The peritoneum is visible at the end of this dissection and should be teased away from the ureter. In boys the vas deferens may lie close to the ureter at this point, and care must be taken to avoid damaging it. A similar procedure can be used for the opposite ureter. 

In cases of ureteric duplication, both ureters are dissected together and should not be separated, thus avoiding damage to their blood supply.In some cases the ureteric hiatus is wide and should be narrowed by one or two absorbable sutures, to prevent the formation of a bladder diverticulum. These sutures should narrow the hiatus, but still allow the free movement of the ureter and not restrict or constrict it.

Figure 9

The submucosal tunnel is then formed; it is usually a horizontal tunnel, crossing the midline of the posterior surface of the bladder, just above the trigone.

Figure 10

The length of the submucosal tunnel should be at least five times the ureteric diameter (Paquin’s rule) and, if this cannot be fulfilled, modelling of the ureter should be considered. In this case, the calibre of the ureter may be reduced by excising a strip of ureter (Hendren’s technique

Figure 11

The calibre of the ureter may also be reduced by infolding the ureter (Kalicinski’s technique and the length of the modelled segment should not exceed the length of the submucosal tunnel.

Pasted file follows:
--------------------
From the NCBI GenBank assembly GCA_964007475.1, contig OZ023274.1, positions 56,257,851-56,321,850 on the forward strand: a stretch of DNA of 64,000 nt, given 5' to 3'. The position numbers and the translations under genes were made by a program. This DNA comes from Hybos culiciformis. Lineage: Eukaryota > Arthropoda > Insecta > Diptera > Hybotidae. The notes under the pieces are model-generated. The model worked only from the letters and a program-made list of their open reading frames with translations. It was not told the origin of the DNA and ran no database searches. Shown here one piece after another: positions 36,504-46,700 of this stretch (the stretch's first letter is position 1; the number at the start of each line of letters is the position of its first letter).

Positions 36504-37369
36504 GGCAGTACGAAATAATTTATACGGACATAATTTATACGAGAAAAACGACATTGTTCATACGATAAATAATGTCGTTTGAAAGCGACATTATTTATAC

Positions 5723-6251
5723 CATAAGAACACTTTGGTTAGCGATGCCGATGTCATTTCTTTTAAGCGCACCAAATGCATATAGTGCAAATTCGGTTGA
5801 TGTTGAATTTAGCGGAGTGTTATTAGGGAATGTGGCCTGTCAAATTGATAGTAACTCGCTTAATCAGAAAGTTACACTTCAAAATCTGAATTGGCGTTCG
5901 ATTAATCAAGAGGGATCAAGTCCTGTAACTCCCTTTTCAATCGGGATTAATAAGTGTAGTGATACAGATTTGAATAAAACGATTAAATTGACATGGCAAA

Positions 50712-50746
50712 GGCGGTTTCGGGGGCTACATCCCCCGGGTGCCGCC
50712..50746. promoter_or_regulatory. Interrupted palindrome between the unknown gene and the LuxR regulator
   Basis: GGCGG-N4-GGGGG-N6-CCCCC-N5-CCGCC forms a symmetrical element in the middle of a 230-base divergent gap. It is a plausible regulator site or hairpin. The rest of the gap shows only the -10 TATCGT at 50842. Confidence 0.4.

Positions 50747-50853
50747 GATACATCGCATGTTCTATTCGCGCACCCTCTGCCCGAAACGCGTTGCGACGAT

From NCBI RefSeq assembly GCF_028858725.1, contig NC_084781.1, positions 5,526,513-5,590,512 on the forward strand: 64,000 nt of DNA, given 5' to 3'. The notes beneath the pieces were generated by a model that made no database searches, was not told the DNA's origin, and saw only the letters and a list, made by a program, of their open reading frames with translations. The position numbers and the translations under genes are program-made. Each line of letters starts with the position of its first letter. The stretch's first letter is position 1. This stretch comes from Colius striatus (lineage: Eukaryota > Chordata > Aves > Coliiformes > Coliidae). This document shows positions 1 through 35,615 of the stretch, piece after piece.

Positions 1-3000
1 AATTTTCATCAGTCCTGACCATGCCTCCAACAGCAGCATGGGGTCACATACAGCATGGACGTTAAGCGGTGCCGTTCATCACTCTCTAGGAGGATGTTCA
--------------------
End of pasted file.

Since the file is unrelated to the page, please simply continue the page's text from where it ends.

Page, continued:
Figure 12

The site of the new ureteric orifice is selected and the bladder mucosa lifted from the underlying bladder muscles with a pair of Reynolds scissors, starting either from the hiatus or from the new ureteric orifice. Again, sharp scissors should be avoided; Reynolds scissors are ideal because their tips are blunt. 
The tunnel should be wide enough to allow easy insertion of the ureter, with no constriction.

A similar procedure can be used for the opposite ureter in case of bilateral reimplantation. The construction of the lowest tunnel which crosses the trigone can cause slight bleeding, and lifting the mucosa 
is slightly less easy.A pair of artery forceps or a right-angle is inserted through the tunnel, the stay suture grasped and gently pulled to draw the ureter into place, taking care not to twist or kink it.

Figure 13

The last 2 cm of ureter is excised and the ureteric opening spatulated with a pair of angled Potts scissors.

Figures 14 and 15

The 5/0 absorbable suture anchors the ureter to the bladder muscles and the ureterovesicostomy is completed with interrupted 6/0 absorbable sutures.

Figure 16

For some surgeons, an infant feeding tube or JJ stent or ‘Blue Stent’ is inserted into the reimplanted ureter and exteriorized through the bladder wall, the rectus muscle and the skin, using the punch of a suprapubic 
catheter. The feeding tube is left in position for 2 days, or for 10 days if the ureter has been re-modelled.There is no consensus on the efficacy of drainage of the reimplanted ureter and some authors do not leave any drainage. The bladder is drained either by a transurethral catheter for 5 days or by a suprapubic catheter.

Figure 17

The bladder is closed with a 3/0 or 4/0 suture (interrupted or continuous). The pre-vesical and subcutaneous spaces are drained by a suction drain. The abdominal wall, the subcutaneous tissues and the skin are then 


The child is usually hospitalized for 5 days; the ureteric stent is removed after 2 days (or 10 days if the ureter has been re-modelled). The bladder catheter is removed at 5 days. Both suction drains are usually removed on the second day. Bladder spasms are common and oral oxybutynin can be useful to reduce the
discomfort.The type of antibiotic prophylaxis varies widely among surgical 
teams. Pain is controlled with diclofenac suppositories.